Photo courtesy of Museum Mouth
  • Photo courtesy of Museum Mouth
  • Blurring the lines, Museum Mouth

Rare is a record so aptly titled as Sexy But Not Happy — the fuzzy and feisty 2012 outing from Southport pop-rock outfit Museum Mouth. Sparked by buoyant bass lines and jittery drumming, the record explodes with aggressively colorful guitars and nervy choruses that typify the deluge of girl trouble and growing pains that often drown dudes in their early 20s. But despite its perfection, the titular phrase was a happy accident.

“It was a summer tour in 2010,” recalls singer and drummer Karl Kuehn, speaking via phone alongside bassist Kory Urban as they recover from a late-night drive on another mid-year trek. Guitarist Graham High couldn’t leave his “real job” to hit the road this time out, but he’s been replaced twice over to fill out the band’s sound.

“I don’t know who said it, but it was just a resounding sort of thing like, ‘Oh my god, those words perfectly describe if not this band at least the way all of us feel or want to feel.”

Museum Mouth makes depressing songs that manage to move with a frenetic sense of fun. It’s a thrilling mix mirrored by the band’s demeanor. Kuehn answers the phone groggy and put-out, having grabbed a mostly ineffective nap after driving through the night. The grind has him down, but he quickly perks up, excitedly announcing that the following day will find the band riding roller coasters at Ohio’s Cedar Point amusement park and attending a midnight showing of The Dark Knight Rises. As Kuehn and Urban speak, fun and frustration never seem too far apart.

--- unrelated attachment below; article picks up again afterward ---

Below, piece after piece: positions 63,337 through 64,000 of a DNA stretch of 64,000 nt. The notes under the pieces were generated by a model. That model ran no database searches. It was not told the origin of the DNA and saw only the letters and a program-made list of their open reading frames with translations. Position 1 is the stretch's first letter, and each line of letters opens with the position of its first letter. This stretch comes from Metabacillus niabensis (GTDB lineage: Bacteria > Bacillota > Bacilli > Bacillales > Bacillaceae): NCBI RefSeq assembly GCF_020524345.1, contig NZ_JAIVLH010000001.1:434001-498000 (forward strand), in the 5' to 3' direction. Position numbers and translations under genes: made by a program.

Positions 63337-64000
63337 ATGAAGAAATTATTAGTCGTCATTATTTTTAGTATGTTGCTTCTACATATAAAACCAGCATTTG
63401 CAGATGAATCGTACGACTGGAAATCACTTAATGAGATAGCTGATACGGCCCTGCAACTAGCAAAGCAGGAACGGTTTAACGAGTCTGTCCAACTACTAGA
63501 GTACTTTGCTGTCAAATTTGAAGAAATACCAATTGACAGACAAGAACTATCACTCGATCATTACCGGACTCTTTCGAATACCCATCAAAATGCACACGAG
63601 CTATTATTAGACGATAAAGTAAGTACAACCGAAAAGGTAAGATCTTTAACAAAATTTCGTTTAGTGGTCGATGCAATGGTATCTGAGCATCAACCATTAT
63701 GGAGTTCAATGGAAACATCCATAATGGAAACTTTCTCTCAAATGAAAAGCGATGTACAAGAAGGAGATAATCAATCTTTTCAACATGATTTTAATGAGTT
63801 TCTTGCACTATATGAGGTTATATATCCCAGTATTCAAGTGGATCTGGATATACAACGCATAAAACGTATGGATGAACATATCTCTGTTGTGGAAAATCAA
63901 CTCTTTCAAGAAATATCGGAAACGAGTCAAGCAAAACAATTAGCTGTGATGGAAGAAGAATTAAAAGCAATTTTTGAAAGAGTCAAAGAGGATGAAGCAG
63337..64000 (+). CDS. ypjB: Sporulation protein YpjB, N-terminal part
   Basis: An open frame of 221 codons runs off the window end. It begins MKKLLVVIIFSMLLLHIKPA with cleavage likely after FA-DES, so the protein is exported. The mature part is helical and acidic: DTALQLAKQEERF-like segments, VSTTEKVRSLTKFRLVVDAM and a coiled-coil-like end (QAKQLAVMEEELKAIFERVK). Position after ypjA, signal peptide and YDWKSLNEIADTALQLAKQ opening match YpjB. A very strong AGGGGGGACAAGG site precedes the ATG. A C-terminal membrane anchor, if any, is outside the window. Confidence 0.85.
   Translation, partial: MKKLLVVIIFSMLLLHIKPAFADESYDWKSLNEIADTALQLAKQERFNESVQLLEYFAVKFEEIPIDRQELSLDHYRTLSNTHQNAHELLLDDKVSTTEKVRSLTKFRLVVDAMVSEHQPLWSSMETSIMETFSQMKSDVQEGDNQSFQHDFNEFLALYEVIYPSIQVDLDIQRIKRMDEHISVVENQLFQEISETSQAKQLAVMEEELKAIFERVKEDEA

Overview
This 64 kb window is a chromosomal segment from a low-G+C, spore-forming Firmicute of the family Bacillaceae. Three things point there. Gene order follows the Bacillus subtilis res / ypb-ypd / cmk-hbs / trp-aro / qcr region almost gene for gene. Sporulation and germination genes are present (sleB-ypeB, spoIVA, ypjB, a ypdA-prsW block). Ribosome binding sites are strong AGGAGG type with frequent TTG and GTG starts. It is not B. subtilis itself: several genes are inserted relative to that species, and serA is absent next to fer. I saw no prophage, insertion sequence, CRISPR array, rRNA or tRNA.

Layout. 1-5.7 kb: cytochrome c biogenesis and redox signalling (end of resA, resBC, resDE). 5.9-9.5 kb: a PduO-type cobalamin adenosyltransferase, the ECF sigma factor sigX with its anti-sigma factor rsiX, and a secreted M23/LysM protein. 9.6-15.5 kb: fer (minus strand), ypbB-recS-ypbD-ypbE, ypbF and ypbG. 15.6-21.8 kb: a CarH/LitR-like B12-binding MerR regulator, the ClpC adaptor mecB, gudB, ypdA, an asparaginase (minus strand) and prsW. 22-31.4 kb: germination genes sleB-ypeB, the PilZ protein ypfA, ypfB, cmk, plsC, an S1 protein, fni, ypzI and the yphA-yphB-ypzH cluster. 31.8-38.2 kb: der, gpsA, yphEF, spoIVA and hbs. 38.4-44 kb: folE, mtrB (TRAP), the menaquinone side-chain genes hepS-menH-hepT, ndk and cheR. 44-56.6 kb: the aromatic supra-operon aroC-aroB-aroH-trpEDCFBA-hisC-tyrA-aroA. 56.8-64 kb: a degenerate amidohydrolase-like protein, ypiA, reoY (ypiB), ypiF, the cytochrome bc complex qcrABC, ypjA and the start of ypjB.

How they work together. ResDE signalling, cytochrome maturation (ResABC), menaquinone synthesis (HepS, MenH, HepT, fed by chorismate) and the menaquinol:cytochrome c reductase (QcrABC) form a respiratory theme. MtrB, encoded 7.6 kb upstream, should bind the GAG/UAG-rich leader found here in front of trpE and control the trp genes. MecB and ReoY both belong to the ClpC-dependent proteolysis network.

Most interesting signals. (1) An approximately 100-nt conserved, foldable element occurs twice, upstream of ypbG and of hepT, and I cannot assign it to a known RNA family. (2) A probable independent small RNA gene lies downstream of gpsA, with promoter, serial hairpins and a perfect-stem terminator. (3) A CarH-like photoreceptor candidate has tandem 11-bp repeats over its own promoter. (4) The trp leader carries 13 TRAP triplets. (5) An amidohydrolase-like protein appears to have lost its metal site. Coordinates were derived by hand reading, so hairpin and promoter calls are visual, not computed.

Frustrations overflowed as Museum Mouth recorded Sexy. The line-up that made the group’s debut, Tears in My Beer, broke apart as singer and bassist Savannah Levin moved on. At the same time, Kuehn was moving back in with his parents in Southport, struggling to figure out if he wanted to stick with expensive art school or pursue music full-time. High was finishing up a degree at N.C. State University and feeling similarly conflicted as to how much he wanted to stick with music. Urban, who took up bass in Levin’s absence, was stressed by relationship drama and his workload at the University of North Carolina Wilmington.

“I think the year that we spent writing Sexy was a really frustrating year,” Kuehn says. “No matter how you cut it, the record that we were writing was going to be heavier and more aggressive.”

The album seethes with sexual tension and existential angst, blurring the lines between the two in taut, emotionally potent pop songs. The title track rides restless riffs and herky-jerky drums as Kuehn sings with a crackling croon. “I don’t want a baby black widow,” he cries, philosophizing a lover’s disinterest in monogamy. It’s an irrepressible mix of high-minded intellectualism and romantic melodrama, conflicted and cathartic in equal measure.

“I think it’s grown in a way that’s made sense,” Urban explains. “I don’t think old Museum Mouth and new Museum Mouth are so different that they aren’t obviously part of the same thing. It’s a process that has made sense and that will continue to grow.”

Right now, things are looking up. Museum Mouth is almost done demoing songs for a full-length follow-up they promise will be more upbeat. They’re also hoping a label will release an upcoming EP of “goth songs” — four gungy dirges that Kuehn wrote when he dyed his hair a “really ugly” purple and was wearing black all the time.

“Being in this band is really fun,” Kuehn says. “It sort of threw everyone for a loop when we had the frontman, line-up change, but it’s always made sense to us. Museum Mouth is one of those things where once it started, I was like, ‘OK, this is what I want to be doing. This is the kind of music I want to be making.’ It’s easy to be in Museum Mouth.”

Museum Mouth plays Local 506 tonight alongside The Radio Reds, Heyrocco and Tragic Magic. The show starts at 8:30 p.m. and costs $5.